The Key to Preventing Type 2 Diabetes

03/26/2011 11:52 am ET | Updated May 26, 2011
  • Milt Bedingfield Author, Prescription for Type 2 Diabetes: Exercise. Exercise Physiologist and Certified Diabetes Educator

It is estimated that approximately 57 million people have prediabetes. To me, one million sounds like a lot, I can't even begin to fathom a number as big as 57 million. This enormously, huge number is twice the number of people that already have diabetes, estimated to be 26 million.

A little over one-quarter of these people, approximately seven million don't even know that they already have the disease. In fact, it is estimated that one out of every two people that are newly diagnosed with diabetes already have at least one diabetes related complication at the time of their diagnosis. These complications do not occur overnight, which means the diabetes did not just recently develop. The real tragedy, is that in most diabetes complications are not reversible. Can you imagine, "Well your lab results came back and it looks like you have type 2 diabetes. And that numbness and sporadic burning you have been experiencing in your feet is what we call neuropathy. It is caused from having diabetes. You are going to have it from now on because it doesn't go away once you get it?" Think of the frustration; imagine the anger.

If you put aside for a moment the mental anguish and physical discomfort associated with diabetes, consider the following. In 2007, the total direct and indirect health care costs of diabetes were 174 billion. Medical costs are over twice as high for people with diabetes than those without the disease. Diabetes is undoubtedly one of the most expensive illnesses of our time.

For as long as I have been an adult, I can remember the cost of health care being an issue. The selection of our presidents has been decided in large part based upon their position on health care reform; how they were going to improve it or fix it.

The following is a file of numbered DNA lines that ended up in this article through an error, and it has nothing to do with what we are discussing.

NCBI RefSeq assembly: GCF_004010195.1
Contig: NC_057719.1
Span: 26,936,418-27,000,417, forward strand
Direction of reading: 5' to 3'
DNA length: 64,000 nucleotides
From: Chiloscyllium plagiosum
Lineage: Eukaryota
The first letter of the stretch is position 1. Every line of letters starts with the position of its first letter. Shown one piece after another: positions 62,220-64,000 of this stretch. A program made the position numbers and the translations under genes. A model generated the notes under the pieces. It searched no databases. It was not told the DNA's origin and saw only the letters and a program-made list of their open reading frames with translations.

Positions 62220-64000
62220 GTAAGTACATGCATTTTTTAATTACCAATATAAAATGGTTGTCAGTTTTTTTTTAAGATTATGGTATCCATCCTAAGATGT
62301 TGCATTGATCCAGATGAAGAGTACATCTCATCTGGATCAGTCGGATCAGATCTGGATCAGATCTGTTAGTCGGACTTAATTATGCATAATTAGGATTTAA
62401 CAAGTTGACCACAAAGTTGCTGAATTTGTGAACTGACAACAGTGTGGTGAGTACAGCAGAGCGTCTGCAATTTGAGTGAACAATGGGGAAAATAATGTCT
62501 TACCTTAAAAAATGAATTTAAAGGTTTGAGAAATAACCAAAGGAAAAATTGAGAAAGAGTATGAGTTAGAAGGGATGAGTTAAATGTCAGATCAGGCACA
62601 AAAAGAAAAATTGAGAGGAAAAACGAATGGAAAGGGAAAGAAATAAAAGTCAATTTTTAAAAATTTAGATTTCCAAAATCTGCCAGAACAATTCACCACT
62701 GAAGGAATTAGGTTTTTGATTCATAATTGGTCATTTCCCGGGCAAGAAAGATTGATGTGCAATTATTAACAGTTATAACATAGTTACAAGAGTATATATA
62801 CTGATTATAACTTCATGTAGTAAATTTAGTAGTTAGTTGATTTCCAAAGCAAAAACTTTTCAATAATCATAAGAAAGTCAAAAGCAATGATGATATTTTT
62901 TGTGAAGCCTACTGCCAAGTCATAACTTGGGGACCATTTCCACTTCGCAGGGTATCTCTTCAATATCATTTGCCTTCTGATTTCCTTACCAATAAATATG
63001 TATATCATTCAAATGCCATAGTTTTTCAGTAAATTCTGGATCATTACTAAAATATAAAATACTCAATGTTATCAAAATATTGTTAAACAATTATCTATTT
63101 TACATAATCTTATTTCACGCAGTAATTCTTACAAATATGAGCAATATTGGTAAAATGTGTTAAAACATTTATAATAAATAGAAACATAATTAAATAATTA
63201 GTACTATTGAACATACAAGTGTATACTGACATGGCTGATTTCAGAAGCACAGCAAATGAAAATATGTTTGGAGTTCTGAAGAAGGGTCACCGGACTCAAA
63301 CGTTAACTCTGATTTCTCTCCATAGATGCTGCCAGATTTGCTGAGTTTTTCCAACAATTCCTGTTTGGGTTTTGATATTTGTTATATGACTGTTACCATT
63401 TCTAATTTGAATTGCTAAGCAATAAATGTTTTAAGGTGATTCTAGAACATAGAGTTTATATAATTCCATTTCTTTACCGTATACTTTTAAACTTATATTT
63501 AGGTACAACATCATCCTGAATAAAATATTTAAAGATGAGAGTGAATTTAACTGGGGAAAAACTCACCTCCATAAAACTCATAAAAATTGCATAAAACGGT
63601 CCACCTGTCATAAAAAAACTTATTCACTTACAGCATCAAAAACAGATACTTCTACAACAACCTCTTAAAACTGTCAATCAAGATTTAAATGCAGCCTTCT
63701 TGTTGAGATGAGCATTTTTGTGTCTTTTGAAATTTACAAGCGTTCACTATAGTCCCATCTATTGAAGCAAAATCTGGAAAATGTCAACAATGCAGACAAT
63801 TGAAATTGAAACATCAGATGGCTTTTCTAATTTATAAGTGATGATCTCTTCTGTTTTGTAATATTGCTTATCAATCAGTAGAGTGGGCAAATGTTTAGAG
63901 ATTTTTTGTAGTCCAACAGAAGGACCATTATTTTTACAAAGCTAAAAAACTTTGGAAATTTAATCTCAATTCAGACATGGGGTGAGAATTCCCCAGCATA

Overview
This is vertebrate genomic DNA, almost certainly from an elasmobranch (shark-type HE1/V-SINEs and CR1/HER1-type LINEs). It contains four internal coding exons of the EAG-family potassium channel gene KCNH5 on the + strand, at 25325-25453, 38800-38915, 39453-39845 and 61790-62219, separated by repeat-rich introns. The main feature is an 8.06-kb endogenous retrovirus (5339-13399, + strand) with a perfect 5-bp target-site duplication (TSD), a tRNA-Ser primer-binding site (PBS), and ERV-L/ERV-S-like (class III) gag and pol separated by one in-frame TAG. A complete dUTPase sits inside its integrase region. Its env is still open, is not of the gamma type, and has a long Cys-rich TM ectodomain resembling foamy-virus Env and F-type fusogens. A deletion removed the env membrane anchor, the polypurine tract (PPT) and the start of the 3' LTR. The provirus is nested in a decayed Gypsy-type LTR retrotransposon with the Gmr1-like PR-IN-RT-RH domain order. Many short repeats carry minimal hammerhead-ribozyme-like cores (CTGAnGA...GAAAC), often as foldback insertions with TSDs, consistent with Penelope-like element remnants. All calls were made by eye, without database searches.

Type 2 diabetes is highly treatable and equally important, highly preventable, particularly if insulin resistance, or "rusty hinges" as I refer to it is diagnosed early. It should be well known by now, but apparently is not, that a lifestyle that includes overeating and little physical activity is the major reason why about 80 percent of the people that have type 2 diabetes develop it.

It is obviously unknown just how many people understand the cause and effect relationship of a sedentary lifestyle, overeating and weight gain, and the development of type 2 diabetes.

Ideally, it would be great if all people knew this and made the necessary lifestyle changes to ensure they were eating right and getting enough physical activity to avoid developing this unfortunate yet seriously expensive disease. In reality though we all know that this is not the case and will never happen.

If a serious dent is to be made in the growing number of people that are annually diagnosed with type 2 diabetes, then meaningful interventions years before the actual diagnosis need to take place.

Imagine planting a seed in the ground and then waiting 10 years for the young tree to grow and mature enough to produce fruit. If on the fifth year you change the tree's environment or the care of the young tree then it may postpone the day in which it produces fruit. Change the environment enough and it may never produce fruit.